Congressman Sanford Bishop

Representing the 2nd District of Georgia


Mar 15, 2013
Press Release

WASHINGTON D.C. – Today, Congressman Sanford Bishop (GA-02) released the following video statement today in recognition of Women’s History Month during March of 2013. To view the video statement, please click below:

To watch the video, please click above.
A transcript of Congressman Sanford D. Bishop Jr.’s statement regarding Women’s History Month can be found below:
For all Americans, Women’s History Month brings an excellent opportunity to come together to honor the extraordinary contributions women have made throughout our history. 
Far and wide, countless women have shaped the course of history and contemporary society. A bit closer to home, the women of the Second Congressional District of Georgia have done well to lead with historic firsts. 
Like Alice Coachman, native of Albany, was the first African American woman to win a gold medal, an honor she brought America for the high jump competition during the 1948 Summer Olympic Games held in London, England. 
As the First Lady, Rosalynn Carter from Plains focused national attention to advocacy surrounding mental health and the elderly. Today, she serves on the board of directors at the Rosalynn Carter Institute of Caregiving located at her alma-mater, Georgia Southwestern State University in Americus.
Nearly 130 years ago, educator Lucy Craft Laney from Macon founded the first school for black boys and girls in Augusta Georgia. And who could forget the Mother of the Blues—Ma Rainey, from Columbus, Georgia.
As of 2012, there were over 204 thousand women serving in the United States Armed Forces on active duty, in the National Guard, and in the reserves—not to mention the millions of women who provide support from military families. Our Nation owes the women of America a great debt of gratitude.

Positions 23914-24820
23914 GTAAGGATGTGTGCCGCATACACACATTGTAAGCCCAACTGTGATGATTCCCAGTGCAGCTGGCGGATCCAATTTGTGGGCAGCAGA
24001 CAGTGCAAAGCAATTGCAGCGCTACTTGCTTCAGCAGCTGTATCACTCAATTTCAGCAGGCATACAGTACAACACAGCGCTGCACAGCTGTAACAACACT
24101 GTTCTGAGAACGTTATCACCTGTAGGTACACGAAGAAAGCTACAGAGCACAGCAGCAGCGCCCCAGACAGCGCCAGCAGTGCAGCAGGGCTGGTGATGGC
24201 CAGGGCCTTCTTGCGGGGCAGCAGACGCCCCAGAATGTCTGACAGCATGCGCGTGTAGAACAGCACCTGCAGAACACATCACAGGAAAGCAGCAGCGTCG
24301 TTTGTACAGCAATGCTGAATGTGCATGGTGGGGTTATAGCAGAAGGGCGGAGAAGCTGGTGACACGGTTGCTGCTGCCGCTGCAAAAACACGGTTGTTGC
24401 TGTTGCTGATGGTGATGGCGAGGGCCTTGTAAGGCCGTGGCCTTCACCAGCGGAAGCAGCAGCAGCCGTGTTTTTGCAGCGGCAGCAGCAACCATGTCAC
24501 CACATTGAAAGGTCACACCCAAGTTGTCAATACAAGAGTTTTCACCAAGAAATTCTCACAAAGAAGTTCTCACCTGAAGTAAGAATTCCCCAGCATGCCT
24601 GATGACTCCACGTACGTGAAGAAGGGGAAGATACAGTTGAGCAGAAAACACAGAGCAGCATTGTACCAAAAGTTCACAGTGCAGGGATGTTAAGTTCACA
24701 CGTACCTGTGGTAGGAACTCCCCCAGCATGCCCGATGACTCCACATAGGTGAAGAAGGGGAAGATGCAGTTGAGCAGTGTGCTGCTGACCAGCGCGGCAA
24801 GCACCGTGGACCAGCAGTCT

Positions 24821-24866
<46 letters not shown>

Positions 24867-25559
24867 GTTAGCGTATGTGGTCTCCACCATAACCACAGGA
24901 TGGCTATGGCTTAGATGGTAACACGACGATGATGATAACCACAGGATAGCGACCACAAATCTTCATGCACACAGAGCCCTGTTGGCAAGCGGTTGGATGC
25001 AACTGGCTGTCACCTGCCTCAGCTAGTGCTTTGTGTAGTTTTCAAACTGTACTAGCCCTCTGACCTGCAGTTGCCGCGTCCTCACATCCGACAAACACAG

I, for one, am certainly proud of their service.
More and more, women join the ranks of those who dedicate their lives to public service. I am honored to have the opportunity to work with strong female leaders such as Mayor Teresa Tomlinson of Columbus, Mayor Dorothy Hubbard of Albany, county and municipal officials, and my colleagues in the United States House and Senate. Thank you.
From being pioneers in the struggle for suffrage, to fighting economic inequality, to breaking glass ceilings across America, women in our country have, and continue to, overcome barriers that they face in order to reach full equality. Today, teachers and businesswomen and farmers and mayors—women from all walks of life!—better our society here in Georgia, our nation, and across the world. 
I would like to give special thanks to all the mothers and grandmothers. Not only do they personally leave an indelible impact on our world, but they also bear and raise our future generations. 
It is my sincere hope that during this Women’s History Month, Americans will continue to reflect and celebrate the contributions women have made to our great society. After all, where would the human race be without women?
Thank you and God Bless.